Police in Illinois will have better guidance about the use of cell site simulators — or stingrays — and the responsible collection of cell data because of legislation advanced by Senator Daniel Biss that was signed into law Friday.
The new law will regulate the police use of cell tower simulators for surveillance. These simulators, more commonly known as stingray devices, act as cell phone towers and trick phones in a particular area into thinking they are connecting to a phone tower operated by a service provider.
Police can use the fake tower to determine someone’s location, the serial numbers of phones in the area and more. In addition to collecting data on targeted individuals, police can collect data on dozens or hundreds of other innocent people in the process as well.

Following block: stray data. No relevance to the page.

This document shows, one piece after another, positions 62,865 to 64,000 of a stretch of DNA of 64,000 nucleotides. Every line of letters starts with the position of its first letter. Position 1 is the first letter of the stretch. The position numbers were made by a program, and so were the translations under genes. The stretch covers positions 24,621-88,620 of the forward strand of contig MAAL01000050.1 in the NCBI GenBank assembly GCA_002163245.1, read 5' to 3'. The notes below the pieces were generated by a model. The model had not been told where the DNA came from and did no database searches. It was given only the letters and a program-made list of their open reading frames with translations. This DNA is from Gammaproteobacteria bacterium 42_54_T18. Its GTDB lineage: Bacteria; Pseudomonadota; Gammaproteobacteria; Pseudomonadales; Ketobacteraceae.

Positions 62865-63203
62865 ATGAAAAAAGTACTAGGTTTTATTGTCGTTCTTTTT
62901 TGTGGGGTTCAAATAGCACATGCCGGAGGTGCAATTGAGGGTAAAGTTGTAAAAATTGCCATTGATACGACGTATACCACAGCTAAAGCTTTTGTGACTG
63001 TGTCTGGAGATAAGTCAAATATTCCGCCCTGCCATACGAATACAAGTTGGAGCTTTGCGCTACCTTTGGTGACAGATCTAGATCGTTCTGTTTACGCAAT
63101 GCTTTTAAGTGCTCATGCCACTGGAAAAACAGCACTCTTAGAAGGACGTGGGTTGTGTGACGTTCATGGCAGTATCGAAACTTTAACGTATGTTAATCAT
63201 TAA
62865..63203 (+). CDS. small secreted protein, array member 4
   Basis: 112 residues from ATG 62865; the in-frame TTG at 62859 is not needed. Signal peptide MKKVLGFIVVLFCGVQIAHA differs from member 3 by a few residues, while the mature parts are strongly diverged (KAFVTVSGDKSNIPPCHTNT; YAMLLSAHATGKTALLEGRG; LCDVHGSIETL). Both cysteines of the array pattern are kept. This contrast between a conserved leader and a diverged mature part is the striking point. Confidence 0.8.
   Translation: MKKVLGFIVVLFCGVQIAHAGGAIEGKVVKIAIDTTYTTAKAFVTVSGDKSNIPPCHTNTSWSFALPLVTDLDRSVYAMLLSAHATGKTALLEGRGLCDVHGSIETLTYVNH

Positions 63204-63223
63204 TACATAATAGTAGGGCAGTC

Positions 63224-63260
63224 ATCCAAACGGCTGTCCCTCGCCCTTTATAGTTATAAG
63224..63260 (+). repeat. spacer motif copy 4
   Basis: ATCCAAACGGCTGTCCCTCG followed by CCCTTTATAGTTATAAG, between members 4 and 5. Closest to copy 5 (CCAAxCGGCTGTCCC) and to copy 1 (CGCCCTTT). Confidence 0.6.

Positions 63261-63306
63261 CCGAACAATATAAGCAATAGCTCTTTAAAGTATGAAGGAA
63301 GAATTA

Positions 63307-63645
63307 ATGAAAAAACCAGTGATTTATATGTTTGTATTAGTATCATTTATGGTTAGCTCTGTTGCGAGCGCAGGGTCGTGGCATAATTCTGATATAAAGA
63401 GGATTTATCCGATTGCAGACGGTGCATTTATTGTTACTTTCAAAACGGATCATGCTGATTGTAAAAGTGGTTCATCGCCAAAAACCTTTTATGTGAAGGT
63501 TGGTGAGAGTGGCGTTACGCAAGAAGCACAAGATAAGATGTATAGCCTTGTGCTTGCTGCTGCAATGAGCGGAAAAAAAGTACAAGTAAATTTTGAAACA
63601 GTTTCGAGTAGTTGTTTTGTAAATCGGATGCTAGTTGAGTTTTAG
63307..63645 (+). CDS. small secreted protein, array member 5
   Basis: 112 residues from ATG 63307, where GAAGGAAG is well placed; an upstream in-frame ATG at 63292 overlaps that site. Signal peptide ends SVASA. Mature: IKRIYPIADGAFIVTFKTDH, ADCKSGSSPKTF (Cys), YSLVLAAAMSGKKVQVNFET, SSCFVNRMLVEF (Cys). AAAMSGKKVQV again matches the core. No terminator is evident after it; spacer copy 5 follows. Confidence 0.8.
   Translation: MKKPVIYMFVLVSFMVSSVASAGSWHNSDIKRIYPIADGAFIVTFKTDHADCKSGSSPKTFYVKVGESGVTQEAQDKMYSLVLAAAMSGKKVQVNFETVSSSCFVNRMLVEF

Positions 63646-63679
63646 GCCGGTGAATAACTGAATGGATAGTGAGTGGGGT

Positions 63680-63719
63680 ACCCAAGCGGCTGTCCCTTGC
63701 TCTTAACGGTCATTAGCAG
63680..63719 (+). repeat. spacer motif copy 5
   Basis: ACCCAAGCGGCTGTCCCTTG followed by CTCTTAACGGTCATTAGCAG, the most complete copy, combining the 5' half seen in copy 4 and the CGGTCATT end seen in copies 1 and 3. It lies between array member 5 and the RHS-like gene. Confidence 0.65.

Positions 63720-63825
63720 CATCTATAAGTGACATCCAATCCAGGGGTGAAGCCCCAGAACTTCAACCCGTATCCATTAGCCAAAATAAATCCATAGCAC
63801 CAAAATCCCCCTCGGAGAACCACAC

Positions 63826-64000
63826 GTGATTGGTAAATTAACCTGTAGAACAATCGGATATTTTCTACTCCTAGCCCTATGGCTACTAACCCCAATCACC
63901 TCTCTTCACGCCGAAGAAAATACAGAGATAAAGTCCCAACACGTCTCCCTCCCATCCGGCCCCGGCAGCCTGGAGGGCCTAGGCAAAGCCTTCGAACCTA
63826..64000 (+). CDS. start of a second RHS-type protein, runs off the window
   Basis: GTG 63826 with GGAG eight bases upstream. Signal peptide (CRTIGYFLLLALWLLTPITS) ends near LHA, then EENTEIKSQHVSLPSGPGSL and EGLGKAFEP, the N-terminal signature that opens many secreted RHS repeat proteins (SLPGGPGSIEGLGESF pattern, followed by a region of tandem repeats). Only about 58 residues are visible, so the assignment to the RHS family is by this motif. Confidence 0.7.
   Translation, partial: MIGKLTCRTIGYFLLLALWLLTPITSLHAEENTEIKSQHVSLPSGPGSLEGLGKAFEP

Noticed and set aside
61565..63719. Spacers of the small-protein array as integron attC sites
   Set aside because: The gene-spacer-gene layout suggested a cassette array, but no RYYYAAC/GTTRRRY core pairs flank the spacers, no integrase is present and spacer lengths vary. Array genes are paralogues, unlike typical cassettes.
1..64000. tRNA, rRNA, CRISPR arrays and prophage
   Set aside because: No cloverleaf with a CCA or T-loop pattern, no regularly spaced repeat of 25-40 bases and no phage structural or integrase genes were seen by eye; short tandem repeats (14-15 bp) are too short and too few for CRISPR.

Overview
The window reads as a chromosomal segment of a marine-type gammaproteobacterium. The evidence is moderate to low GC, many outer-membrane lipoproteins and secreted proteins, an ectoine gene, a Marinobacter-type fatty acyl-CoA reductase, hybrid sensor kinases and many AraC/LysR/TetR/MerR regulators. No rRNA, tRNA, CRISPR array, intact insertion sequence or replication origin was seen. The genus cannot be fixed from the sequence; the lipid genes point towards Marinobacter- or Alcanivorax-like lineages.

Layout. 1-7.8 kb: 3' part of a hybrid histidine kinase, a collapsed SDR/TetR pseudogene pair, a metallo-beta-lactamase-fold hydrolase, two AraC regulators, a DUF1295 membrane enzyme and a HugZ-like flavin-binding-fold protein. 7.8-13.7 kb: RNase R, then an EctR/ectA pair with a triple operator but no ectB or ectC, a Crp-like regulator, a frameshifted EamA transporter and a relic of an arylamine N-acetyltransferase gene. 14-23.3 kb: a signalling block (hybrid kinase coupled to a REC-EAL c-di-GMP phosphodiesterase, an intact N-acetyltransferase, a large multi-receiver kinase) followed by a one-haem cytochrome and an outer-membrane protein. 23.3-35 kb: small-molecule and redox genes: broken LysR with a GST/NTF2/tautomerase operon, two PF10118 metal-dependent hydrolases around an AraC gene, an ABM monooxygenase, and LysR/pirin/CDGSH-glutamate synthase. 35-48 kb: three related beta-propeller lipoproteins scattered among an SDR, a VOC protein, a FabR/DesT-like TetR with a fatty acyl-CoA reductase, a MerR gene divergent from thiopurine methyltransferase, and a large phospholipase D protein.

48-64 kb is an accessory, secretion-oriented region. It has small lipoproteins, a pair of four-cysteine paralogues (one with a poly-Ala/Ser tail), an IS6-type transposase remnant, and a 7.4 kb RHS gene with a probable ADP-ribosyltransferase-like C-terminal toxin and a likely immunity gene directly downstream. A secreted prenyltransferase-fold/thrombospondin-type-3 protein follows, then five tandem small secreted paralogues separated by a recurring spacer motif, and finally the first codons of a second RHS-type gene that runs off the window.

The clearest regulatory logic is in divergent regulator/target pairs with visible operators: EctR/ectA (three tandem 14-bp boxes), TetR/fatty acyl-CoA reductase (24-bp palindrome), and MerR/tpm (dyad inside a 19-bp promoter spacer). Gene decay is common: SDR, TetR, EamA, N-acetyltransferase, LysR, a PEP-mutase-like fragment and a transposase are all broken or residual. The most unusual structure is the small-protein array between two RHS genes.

“I am pleased to see this measure become law in Illinois,” said Biss, an Evanston Democrat.
“It is important that we take steps to enable police to effectively investigate and solve crimes using the latest technology, but it is equally important that we protect innocent people from unnecessary and unwarranted invasions of their privacy.”
Senate Bill 2343, sponsored by Biss, establishes the Citizen Privacy Protection Act to regulate the use of stingray devices by law enforcement so that they don’t become tools of mass surveillance.
Gov. Bruce Rauner signed the act into law on Friday. It becomes effective Jan. 1, 2017